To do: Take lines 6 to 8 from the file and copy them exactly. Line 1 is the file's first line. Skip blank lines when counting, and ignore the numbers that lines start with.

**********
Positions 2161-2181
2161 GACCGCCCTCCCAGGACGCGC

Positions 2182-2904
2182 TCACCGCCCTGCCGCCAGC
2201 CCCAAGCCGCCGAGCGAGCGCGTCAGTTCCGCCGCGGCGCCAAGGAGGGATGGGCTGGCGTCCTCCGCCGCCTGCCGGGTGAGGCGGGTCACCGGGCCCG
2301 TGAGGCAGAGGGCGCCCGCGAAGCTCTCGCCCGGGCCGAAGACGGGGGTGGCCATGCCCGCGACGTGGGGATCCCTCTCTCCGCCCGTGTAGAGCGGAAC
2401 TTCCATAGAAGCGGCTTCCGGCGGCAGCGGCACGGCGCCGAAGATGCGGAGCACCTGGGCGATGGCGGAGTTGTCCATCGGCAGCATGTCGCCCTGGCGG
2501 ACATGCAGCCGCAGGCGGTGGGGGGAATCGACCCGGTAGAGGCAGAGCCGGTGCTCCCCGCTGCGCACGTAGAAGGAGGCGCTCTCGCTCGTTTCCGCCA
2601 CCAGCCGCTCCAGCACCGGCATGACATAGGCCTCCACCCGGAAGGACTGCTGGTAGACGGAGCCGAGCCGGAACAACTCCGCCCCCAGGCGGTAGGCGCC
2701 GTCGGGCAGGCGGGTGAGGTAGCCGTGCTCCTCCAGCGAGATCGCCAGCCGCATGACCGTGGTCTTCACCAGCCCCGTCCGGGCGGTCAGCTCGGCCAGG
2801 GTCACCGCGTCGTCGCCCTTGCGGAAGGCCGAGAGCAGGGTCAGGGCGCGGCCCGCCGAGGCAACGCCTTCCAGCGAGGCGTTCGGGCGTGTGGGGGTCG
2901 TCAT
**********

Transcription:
2301 TGAGGCAGAGGGCGCCCGCGAAGCTCTCGCCCGGGCCGAAGACGGGGGTGGCCATGCCCGCGACGTGGGGATCCCTCTCTCCGCCCGTGTAGAGCGGAAC
2401 TTCCATAGAAGCGGCTTCCGGCGGCAGCGGCACGGCGCCGAAGATGCGGAGCACCTGGGCGATGGCGGAGTTGTCCATCGGCAGCATGTCGCCCTGGCGG
2501 ACATGCAGCCGCAGGCGGTGGGGGGAATCGACCCGGTAGAGGCAGAGCCGGTGCTCCCCGCTGCGCACGTAGAAGGAGGCGCTCTCGCTCGTTTCCGCCA